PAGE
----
I n.i i ii for Orangeburg County, creat
ed and existing under the Act of Ibo
Genera.] Assembly, common!) called
und known ns the Caroy-Cotbran Act,
do' from and ri ft 01 tho dote hereof,
and until furl bor ordered, contin
ue to perform und exercise its duli?'.s
nuder said Act in the i.erritor> taken
from Orangeburg County io form Cal
houn County, tho santo as if s;iid ter
ritory taken to form Calhoun County
"li. li is further ordered that said .
county dispensary board for Ot'ttngO
burg County do continue us hereto
fore, und until further ordered, io
supply and finnish. In iho manner
now provided for by law, to tho dis
pensaries in ('albot?n County all tho
liquors and other nicholle beverages
now under the law allowed lo bo sold
in tho Dispensaries and necessary to
the continued conducting und opera
ting of said dispensaries as hereto
fore, and while the same was in Or
"a. lt is further ordered that the
county dispensary board for Orange
burg County be made a party to the
proceeding herein, and that a copy
of the petition herein together with
the older Signed by me i'll the 17th
day of March, I HOS, be nerved upon
the said county dispensary board for
Orangeburg County, together with a
copy of this order, mid that Ibo said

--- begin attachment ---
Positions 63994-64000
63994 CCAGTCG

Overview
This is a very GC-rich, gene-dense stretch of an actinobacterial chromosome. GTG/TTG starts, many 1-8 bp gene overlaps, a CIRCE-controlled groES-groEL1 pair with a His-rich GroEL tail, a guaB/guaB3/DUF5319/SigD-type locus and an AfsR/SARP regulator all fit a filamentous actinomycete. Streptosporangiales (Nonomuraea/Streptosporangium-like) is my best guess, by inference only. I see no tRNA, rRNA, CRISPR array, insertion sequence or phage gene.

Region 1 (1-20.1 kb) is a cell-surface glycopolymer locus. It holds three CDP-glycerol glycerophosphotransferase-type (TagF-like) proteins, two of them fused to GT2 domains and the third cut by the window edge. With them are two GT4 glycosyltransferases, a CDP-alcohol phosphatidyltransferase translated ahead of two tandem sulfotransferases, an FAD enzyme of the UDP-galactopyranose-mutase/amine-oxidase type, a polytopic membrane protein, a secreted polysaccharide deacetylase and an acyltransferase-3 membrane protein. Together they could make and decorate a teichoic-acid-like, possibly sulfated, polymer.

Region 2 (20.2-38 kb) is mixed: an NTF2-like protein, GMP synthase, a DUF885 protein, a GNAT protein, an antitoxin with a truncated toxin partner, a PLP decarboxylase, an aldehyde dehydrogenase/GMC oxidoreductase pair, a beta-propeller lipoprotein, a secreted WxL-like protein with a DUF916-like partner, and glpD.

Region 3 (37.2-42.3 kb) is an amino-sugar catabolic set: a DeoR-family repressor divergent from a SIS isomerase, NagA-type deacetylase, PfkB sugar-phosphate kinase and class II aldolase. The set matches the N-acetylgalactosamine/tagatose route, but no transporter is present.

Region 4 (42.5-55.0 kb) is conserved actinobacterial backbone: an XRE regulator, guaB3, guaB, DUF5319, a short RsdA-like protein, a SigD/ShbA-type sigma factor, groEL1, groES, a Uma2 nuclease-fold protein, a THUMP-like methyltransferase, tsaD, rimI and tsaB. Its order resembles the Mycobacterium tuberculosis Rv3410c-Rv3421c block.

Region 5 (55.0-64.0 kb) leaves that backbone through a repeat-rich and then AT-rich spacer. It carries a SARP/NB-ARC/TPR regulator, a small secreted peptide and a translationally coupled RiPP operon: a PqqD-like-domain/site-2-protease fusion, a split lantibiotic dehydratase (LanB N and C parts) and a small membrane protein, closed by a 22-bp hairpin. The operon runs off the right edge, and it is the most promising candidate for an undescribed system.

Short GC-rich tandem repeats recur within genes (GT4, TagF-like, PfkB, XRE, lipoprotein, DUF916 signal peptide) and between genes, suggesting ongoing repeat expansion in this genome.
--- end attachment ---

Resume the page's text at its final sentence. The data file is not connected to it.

county board have leave to make
such return herein as il may be ad
THE Washington correspondent of
the Greenville Sun says Senator Till
man is thc greatest drawing card of
the upper house. When (t becomes
known that he is to address the Sen
ate for hours before noon, when
tho body convenes, the corridors of
the Capitol bOCOmo crowded and the
rush for tho galleries is worse than
a bargain counter sale.
TlIB political ring over in Augusta
is about to be killed again. It worn
to have as many lives aa the hardiest
old Tom cat.
Did you over moot o successful
man who told you what he wan going
to do next?
Tho Strange Port of the Custom ta
Timi It Doesn't Conceal.
Just when the habit of Ku io peon
royalty lu travelling under anauiued
uaniea which In no way serve to con
ceal identity began is unkUOt u.
lt ls though; to be HU outgrowth of
the praetice A monarchs in ned l?c
hai times of rldlni to tournaments of
knights incognito. Hut whatever
Ita origin tho custom ls veri general
ly practiced In langland t -day. King
Kdward travels as the Duke of Dan
cantor, though when ho warf the
Prince of Wales he used the title
of Lord Renfrew, under vhieh Incog
nito he visited tho bulled Stales.
Queen Alexandra ls often Countess
of (.'hester, bul onee stayed in Paris
as plain Mrs. Stephens. Princess
Victoria has travelled ?is Miss John
sou, and in ?dil days Queen Maude
of Norway made (rips as Miss Mills,